The school psychologist also conducted the functional analysis to determine why Adam was exhibiting disruptive behaviors. Questionnaires were sent home for the parents to complete. Screaming and biting were behaviors his parents and teacher were concerned about. The classroom teacher was responsible for collecting data on the behaviors. The psychologist and the teacher created a data collection form. The teacher recorded the occurrence of the undesired behaviors. The information from the parents, psychologist observations and teacher were compiled by the psychologist and the report was written.
The occupational therapist observed Adam, assessed him and wrote a report. The school nurse tested Adam with a special device. She was able to determine that his hearing appeared to be normal. Adam's parents reported no problems with his vision and hearing. The speech therapist, who worked with him over the past year, also assessed him.
Other tests that can be used to diagnose and assess students with autism are the Autism Behavior Checklist (ABC), Autism Diagnostic Interview-Revised (ADI-R), Childhood Autism Rating Scale (CARS) and Pre-Linguistic Autism Diagnostic Observation Schedule (PL-ADOS). These tests are individual autism assessment instruments that have been specifically designed to assess children with autism. Furthermore, these tests rely on either historical information about the child's behavior (usually provided by a parent), direct observation of the child by a professional or a combination of these methods.
Adam's assessment for his 3-year evaluation was extensive and comprehensive. This assessment gave the team information on Adam's development, behavior, communication, health, coordination and cognitive levels. With this information, the Individualized Education Plan (IEP) team determined that his placement was appropriate. Occupational Therapy (OT) services were recommended. The occupational therapist wrote several goals and will provide services for Adam. The functional analysis concluded that Adam's undesired behaviors occurred during transitions. The assistive technology assessment revealed that Adam excelled in this area. No recommendations were needed. Although Adam's assessment was extensive and required hard work for the IEP team, valuable information was provided that assisted the team in making recommendations for Adam's education. The assessment also revealed that Adam was making great progress in his special day class setting.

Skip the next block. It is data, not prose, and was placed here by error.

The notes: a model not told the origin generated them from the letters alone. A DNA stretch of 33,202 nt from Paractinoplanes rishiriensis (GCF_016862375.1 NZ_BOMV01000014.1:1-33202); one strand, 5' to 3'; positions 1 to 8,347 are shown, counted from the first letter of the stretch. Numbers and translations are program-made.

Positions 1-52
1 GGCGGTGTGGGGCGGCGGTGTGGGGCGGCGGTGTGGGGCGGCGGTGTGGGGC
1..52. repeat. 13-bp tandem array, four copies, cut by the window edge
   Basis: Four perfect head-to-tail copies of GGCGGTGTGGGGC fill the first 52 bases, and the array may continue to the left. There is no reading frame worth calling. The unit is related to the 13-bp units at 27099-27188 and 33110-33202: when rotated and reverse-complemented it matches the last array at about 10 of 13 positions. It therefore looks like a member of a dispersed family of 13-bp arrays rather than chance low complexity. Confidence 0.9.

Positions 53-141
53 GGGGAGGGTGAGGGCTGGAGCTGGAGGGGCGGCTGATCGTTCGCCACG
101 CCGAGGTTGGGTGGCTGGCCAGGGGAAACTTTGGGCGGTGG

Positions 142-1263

Did you find this article useful? For more useful tips and hints, points to ponder and keep in mind, techniques, and insights pertaining to credit card, do please browse for more information at our websites.
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Monday, June 25, 2012

Receptive and Expressive Language in Students With Autism

Some students with autism have challenges with receptive and/or expressive language skill acquisition. Understanding how this affects the dynamics of communication can be crucial when teaching or interacting with individuals on the spectrum. While every person with autism is unique, here are some guidelines when it comes to this:
"If I don't respond, it doesn't mean I don't understand."
Making the assumption that 'not responding' indicates 'not understanding' can be misleading. If an individual has challenges with expressive language, he may very well understand what you are asking him, or stating to him, or saying in his presence.
"It doesn't help when you say it louder."
Barring any auditory challenges the individual may have, speaking in a louder tone of voice will most likely not illicit a different response from them - and it is usually considered inappropriate.
"I can say, "Thank you" in different ways."
If you know someone with autism who has expressive language challenges, you will learn to pick-up on their more subtle responses. Work on helping him develop more language, but also learn to understand and accept these communications as well.